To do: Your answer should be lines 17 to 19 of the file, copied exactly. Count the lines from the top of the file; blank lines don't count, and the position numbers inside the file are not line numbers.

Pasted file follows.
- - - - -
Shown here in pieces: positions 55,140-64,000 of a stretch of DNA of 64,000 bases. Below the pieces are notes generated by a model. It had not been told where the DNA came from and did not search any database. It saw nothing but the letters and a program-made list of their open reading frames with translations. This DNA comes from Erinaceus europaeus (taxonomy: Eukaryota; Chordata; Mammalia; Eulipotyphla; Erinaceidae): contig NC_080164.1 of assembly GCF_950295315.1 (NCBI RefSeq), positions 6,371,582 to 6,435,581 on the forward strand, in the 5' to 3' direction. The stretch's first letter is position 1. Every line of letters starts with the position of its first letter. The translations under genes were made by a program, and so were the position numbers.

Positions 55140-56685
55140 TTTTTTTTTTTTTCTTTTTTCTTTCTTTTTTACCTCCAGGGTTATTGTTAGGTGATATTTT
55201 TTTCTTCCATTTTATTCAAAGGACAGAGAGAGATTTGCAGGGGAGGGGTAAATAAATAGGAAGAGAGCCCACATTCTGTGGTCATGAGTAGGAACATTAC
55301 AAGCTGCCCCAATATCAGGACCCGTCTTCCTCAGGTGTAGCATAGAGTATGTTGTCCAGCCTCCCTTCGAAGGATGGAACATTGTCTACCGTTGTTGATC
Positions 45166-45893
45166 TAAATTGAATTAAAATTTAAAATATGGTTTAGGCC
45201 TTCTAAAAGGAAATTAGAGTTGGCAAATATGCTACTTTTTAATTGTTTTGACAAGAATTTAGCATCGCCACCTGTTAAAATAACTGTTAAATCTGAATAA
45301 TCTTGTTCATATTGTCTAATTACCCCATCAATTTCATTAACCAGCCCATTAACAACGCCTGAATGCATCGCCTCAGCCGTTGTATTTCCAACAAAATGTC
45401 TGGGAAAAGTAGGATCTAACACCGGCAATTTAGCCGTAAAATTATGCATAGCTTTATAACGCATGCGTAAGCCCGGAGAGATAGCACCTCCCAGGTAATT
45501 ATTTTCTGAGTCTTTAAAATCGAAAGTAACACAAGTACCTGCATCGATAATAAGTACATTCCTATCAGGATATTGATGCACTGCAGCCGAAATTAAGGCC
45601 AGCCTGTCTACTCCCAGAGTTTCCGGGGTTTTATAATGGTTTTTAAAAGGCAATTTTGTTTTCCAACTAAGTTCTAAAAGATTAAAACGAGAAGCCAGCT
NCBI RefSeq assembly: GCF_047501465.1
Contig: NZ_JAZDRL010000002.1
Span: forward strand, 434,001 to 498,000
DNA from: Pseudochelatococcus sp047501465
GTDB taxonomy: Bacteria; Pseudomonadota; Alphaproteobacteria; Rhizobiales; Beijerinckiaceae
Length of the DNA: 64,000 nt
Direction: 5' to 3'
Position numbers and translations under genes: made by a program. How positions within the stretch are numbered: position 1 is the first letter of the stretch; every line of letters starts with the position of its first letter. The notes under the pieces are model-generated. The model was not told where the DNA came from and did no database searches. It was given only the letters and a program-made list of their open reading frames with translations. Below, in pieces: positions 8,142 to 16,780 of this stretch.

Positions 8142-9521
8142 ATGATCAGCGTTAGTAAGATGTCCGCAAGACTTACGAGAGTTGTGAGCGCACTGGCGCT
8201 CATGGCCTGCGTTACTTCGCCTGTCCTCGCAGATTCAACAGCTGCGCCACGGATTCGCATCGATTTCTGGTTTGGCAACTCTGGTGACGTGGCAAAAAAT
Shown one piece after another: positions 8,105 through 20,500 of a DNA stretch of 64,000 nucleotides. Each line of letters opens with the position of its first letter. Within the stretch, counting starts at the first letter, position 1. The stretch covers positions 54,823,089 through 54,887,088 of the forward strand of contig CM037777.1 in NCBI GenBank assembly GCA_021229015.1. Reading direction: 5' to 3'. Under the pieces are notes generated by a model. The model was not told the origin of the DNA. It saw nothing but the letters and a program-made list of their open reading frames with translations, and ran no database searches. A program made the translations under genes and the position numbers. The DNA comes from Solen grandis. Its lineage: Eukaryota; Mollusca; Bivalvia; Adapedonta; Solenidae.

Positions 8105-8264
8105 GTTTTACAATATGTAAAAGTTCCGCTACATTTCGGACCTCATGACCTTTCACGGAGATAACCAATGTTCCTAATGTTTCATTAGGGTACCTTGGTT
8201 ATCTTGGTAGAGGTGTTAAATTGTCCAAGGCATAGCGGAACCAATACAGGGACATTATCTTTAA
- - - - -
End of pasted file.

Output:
GTDB taxonomy: Bacteria; Pseudomonadota; Alphaproteobacteria; Rhizobiales; Beijerinckiaceae
Length of the DNA: 64,000 nt
Direction: 5' to 3'